Catamarans

December  17, 2006.

These are my thought of what an oceangoing catamaran should be.

Safety

A boat that can take a husband and wife crew across an ocean with safety and dispatch, as Robert Beebe wrote in his classic book, "Voyaging under power".

The covers of the first and third edition of Robert Beebe's classic.

A must for anybody who wants to cross oceans on a powerboat.  

 

A catamaran that is not intentionally steered across bad whether, but that is not afraid of it when it happens.

I do not think that a catamaran under 20 meters can safely cross an ocean without what Malcolm Tennant calls "anti slam nacelle" in the middle of the cat, between the two hulls.

The anti slam nacelle of Wild Wind IV, designed by Malcolm Tennant.

Notice how there are no flat, horizontal surfaces against which the waves can slam.

Ask anybody that has motored a sailing catamaran against the waves what a nerve racking experience the slamming of the flat underside against the waves is.  Of course sailing cats do not go against the grain, so really do not need them, but power boats do.  I may be wrong and ready to be proven wrong, but to me in the "small" catamaran world the anti slam nacelle separates real cats from pussies.  

With a well designed oceangoing cat you will be doing 10 to 12 knots, if not more, for a considerable amount of time, day and night.  Unfortunately today the oceans are littered with nasties like oil drums, big tree logs and even containers that show only a few centimeters above the water.  There is nothing that you can do to avoid these obstacles, like you cannot avoid being hit by lightning if you are in the wrong spot at the wrong time.  Radar will not see these objects if there are waves and you cannot man a searchlight all night and try to see what lies ahead of you.  Your only recourse, if you don't want to stay close to shore and navigate in daytime only, like planning yachts do, is to try to minimize the damage should the unthinkable happen.  This means that the hulls must have a watertight bow compartment that hopefully absorbs all the damage.  The propellers and rudders must be protected.  Riding over a log must not automatically bend or shear your propeller shaft and tear away a rudder.  I am also very suspicious of any appendices like fins or wings, since it is very difficult to forecast if the wing will break away rather than tear a hole in the hull.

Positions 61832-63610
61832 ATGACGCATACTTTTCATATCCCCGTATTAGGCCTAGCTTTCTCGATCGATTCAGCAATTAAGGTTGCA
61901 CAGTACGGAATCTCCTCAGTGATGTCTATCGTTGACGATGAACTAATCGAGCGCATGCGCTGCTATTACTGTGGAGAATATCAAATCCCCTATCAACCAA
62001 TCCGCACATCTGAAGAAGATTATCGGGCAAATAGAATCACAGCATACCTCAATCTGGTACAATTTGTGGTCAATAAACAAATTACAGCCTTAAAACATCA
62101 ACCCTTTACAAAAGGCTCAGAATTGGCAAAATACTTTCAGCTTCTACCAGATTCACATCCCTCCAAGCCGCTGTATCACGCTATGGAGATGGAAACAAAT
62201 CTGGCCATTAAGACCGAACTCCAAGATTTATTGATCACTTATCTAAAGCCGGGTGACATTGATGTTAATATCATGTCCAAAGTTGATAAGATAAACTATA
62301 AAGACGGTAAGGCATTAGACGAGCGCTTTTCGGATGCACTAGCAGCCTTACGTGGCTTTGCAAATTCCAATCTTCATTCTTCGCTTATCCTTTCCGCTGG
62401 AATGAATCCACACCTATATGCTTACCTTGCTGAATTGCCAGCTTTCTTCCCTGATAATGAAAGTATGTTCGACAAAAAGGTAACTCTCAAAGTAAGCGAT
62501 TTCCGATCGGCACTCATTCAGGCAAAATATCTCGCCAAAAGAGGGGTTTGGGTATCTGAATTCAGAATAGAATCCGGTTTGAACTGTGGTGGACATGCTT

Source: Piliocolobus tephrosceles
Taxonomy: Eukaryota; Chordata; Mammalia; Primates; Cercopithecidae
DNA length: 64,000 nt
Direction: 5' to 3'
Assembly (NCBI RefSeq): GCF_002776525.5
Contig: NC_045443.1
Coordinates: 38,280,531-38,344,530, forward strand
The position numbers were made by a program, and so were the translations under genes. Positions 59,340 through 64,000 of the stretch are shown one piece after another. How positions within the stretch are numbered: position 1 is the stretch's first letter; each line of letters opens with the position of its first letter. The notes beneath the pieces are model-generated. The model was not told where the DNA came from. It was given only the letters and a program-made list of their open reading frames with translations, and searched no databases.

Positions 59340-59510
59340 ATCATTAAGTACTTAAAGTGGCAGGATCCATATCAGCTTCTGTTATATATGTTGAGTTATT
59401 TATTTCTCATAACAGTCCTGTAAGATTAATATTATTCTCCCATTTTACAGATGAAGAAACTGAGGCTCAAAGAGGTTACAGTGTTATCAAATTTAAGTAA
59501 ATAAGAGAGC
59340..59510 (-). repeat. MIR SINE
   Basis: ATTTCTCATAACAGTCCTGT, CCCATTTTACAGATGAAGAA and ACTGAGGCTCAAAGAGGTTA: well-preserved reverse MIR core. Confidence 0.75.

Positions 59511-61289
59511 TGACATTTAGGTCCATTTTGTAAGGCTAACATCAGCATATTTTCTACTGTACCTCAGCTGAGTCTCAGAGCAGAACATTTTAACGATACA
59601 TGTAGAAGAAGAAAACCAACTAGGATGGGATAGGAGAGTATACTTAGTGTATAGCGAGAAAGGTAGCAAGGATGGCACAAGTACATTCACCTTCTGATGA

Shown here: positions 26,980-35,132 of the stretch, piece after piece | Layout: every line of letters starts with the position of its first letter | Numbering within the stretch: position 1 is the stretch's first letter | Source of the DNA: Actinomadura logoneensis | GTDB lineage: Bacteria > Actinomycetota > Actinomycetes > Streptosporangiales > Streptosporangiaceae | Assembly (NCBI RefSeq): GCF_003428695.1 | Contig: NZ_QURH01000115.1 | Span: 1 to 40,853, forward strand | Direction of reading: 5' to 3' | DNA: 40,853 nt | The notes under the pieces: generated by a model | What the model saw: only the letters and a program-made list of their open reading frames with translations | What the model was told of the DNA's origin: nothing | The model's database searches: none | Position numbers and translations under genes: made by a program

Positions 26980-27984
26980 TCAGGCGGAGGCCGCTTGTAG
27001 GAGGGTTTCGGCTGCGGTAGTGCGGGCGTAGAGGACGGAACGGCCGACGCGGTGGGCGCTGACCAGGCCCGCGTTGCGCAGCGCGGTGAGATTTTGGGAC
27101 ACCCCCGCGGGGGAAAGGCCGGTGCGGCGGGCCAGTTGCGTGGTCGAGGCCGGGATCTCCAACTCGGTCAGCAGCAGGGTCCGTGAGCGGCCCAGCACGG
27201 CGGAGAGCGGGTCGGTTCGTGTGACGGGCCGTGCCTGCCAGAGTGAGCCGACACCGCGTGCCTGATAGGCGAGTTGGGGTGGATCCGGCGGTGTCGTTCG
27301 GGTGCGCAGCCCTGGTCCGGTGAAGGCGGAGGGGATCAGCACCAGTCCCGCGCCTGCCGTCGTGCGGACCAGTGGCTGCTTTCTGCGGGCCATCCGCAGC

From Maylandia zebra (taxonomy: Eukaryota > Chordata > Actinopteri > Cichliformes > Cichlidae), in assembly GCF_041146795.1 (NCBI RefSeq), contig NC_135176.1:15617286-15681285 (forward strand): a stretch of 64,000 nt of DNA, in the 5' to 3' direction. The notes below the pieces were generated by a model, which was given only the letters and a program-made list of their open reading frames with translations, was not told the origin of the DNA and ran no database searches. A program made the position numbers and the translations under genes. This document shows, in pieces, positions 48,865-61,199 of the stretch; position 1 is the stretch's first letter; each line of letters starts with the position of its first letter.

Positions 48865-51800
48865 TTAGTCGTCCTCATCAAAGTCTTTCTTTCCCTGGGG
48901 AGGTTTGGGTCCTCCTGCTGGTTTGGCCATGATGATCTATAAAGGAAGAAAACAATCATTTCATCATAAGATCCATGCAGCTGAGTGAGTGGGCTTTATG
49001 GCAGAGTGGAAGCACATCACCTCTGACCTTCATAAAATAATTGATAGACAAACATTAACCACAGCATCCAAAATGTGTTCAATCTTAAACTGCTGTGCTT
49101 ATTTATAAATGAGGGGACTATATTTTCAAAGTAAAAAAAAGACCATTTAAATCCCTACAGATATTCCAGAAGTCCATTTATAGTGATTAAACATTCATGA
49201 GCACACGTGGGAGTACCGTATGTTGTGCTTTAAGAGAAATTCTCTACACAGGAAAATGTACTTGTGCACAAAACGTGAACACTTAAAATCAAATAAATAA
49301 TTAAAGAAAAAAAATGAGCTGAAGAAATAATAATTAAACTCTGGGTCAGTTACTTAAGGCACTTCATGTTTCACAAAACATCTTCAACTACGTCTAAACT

Length

I limit the maximum length to 20 m (app. 66'), even though I know that in the catamaran world maximum length is not equal to size, but somewhere  I have to draw the arbitrary line and for us Europeans (and Australians, New Zealander's etc. etc)  20 meters is a nice, round number.  20 meters is also about the maximum size a couple can handle, not so much for maneuvering, but for maintenance and daily household chores without becoming slaves of the boat.   20 meters also keeps the cost of a cat within a reasonable sum, comparable to a similar sized trawler yacht with two engines.  

Range

An oceangoing catamaran must carry enough fuel to cross an ocean.  Let's take the Atlantic ocean as an example. 

 

The longest leg going westwards, that is from Europe to the Americas, is from the Cape Verde Islands to Barbados, 1900 miles or if you take the canonical trade wind crossing from the Canary Islands to Barbados 2700 miles.  2700 miles are a lot, but don't forget that the whole trip is going downhill.

Going eastwards the longest leg is going from Bermuda to the Azores, 1820 miles.

I want to cross the ocean at a reasonable speed, both for safety and to avoid boredom.  Don't believe all those stories of wonderful crossings with always something pleasant to do, wonderful food and restful night sleeps.  Reality is more like keeping watch at ungodly hours, eating cold sandwiches and constantly moving about, which can be very tiring.  So the sooner you are there the sooner you can drop anchor in a protected tropical bay and enjoy a beer, a barbecue and a good nights sleep.

For an 18 m (LWL) long displacement trawler the hull speed (S/L ratio of 1.34) is approximately 10 knots, which is good going for an ocean crossing, if it can be kept the whole time.  So I want my oceangoing cat to be able to keep a speed of at least10 knots for a long time.

 

2006-12-17
cat_beebe.jpg, cat_atlantic crossing.jpg
cat_oceangoing cats.htm